“Give (Falcons owner) Arthur Blank credit. He’s made the fan experience and facility for all fans.

Q: The Peach Bowl moved to New Year’s Six in 2014. The natural bowl and city seemed to join the rotation as the four bowls to six. It seems you have picked up the ball and run with it. What has this resurrection meant for the Peach Bowl?

Stokan: “We were founded in 1968 and are the ninth-oldest bowl game. Unlike some other bowls formed for tourism, we were created to give back to charity. This year, with two Chick-Fil-A games and the Peach Bowl, we will provide $100 million in economic impact to the city of Atlanta.

“I started here in 1998. Our first game was Georgia-Virginia. The Atlanta Journal-Constitution here called us a ‘third-tier bowl game.’ In 2006, we made a bid for the BCS national championship game, but it went to the rotation model of the four existing BCS bowls.”

“Also in 2006, the NCAA made the 12th regular season game permanent. I said, “Well, if they don’t put us in the back half of the BCS, we’re going to start the BCS season on the front.” We opened with Alabama and Clemson. the first year. I called it the Daytona 500 of college football. Before that, people gave non-targeted schools their first three games and they were killer games and the TV ratings were terrible.

“We started with Alabama-Clemson and it just skyrocketed from there. Changing the face of the college football schedule with those opening games was important. Second, we brought the College Football Hall of Fame from South Bend, Ind., to Atlanta in 2011. I think that changed our perspective on college football.

“We had built a strong reputation. We worked hard to build strong relationships and when we had the opportunity to join the CFP (in 2014) … we had worked hard to bring the Super Bowl and the Final Fours and Wrestlemania, we had brought a lot of events to Atlanta. And that was in addition to being the host of the Olympics in 1996. With all the support from our company, it all became a great recipe to become what many people consider the capital of college football.

“We’ve worked hard to do that and worked strategically. We’ve also maintained our mission to be the most charitable organization of the 44 bowls, giving $60 million to charity since 2002, probably twice as much as the other bowls combined.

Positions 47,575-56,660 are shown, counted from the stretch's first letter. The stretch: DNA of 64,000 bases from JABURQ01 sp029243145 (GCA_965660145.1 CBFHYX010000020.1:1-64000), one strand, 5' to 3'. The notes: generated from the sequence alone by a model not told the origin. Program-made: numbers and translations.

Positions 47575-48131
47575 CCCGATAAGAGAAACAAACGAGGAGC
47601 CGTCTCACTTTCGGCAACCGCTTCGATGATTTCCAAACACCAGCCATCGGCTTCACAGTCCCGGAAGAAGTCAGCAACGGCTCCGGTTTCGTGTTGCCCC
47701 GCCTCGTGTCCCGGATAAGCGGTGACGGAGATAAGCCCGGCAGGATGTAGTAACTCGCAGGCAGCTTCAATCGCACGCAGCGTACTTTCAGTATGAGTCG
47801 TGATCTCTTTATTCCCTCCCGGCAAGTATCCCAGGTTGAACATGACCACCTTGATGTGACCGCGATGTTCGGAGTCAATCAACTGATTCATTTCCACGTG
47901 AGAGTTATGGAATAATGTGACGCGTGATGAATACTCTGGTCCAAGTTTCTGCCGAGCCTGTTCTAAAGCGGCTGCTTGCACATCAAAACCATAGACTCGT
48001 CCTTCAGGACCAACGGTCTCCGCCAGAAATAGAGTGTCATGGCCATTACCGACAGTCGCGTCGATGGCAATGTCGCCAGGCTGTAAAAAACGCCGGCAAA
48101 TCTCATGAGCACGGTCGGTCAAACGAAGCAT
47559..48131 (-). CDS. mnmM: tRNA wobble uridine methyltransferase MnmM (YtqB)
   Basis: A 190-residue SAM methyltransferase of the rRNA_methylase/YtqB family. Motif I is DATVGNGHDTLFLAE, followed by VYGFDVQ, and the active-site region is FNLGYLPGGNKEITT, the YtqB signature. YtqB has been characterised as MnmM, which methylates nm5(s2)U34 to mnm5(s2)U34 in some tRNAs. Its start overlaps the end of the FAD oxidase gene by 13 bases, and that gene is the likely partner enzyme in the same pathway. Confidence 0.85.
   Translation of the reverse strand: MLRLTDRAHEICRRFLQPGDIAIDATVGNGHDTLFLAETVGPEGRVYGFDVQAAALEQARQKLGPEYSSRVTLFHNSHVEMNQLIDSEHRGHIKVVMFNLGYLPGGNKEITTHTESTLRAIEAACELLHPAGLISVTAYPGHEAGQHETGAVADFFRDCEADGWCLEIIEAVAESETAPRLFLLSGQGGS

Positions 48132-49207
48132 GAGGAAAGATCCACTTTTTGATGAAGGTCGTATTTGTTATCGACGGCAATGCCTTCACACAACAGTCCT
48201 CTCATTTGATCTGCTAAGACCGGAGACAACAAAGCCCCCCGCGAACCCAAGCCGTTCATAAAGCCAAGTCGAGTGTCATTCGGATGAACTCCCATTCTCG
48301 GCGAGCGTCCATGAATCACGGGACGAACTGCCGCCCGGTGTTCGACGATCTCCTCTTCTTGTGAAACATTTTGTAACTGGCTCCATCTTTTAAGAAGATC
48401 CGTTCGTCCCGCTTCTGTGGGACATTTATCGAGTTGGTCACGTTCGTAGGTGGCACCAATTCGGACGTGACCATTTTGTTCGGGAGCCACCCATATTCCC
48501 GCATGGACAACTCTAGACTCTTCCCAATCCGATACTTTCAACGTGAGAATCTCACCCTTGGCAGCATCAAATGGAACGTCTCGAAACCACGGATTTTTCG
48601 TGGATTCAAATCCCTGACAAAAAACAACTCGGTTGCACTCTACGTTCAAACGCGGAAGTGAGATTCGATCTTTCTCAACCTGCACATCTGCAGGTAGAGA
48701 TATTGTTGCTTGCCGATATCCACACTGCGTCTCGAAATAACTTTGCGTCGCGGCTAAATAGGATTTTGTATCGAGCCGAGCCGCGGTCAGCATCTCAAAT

Q: Obviously, the CFB Playoff in 2024 will have 12 teams. How does the Peach Bowl and other top bowls fit into this rotation?

Stokan: “The early transition to the 12-team playoffs starts in 2024-25. That’s all we know right now because the contract runs through the 2025 season. In 2024, we’ll host a quarterfinal game. Then in 2025, we’ll host a championship game in 2024. Then we will organize a national semi-final match in December 2025.

“That’s what we know from the existing contract. As we move forward, the committee’s proposal was to have six New Year’s six bowl games over two years in a quarterfinal tournament and then a semifinal every third year.

Q: With so many neutral site games coming into the playoffs, was there any pushback or did you think about pricing for the average fan? I know the bowls are just one component along with travel and hotel expenses. But how do you make these games affordable for the average fan? How can people afford a neutral site for the conference championship and then maybe three more neutral site games for the playoffs? Is there a potential you’ll end up with half-empty stadiums?

Stokan: “Well, one of the unintended consequences of the playoff movement is that players are given an NFL draft card and a $20 million signing bonus to play for a conference championship and three playoff games. It can be so tough.

“But also for all the fans of these games, Christmas is between all of them. It definitely has to be factored in with ticket prices and everything. We’re doing it for student-athlete participation, but we’re also doing it for fan participation.

“College football is the second most popular sport in the U.S. behind the NFL. We need to maintain that relationship with the fans who are so important to the game.

Q: What can Ohio State fans expect in late December weather?

Stokan: “It’s usually in the 50s, but it can be warmer. We have been in the 60s for four of the last five years. I’m telling you it’s 72 degrees inside the closed-roof Mercedes-Benz Stadium. People don’t have to worry about that.”

Q: Can fans bring golf clubs to try a round?

Stokan: “Oh, yes, you can play golf here this time of year. Then we’ll still be playing golf here.”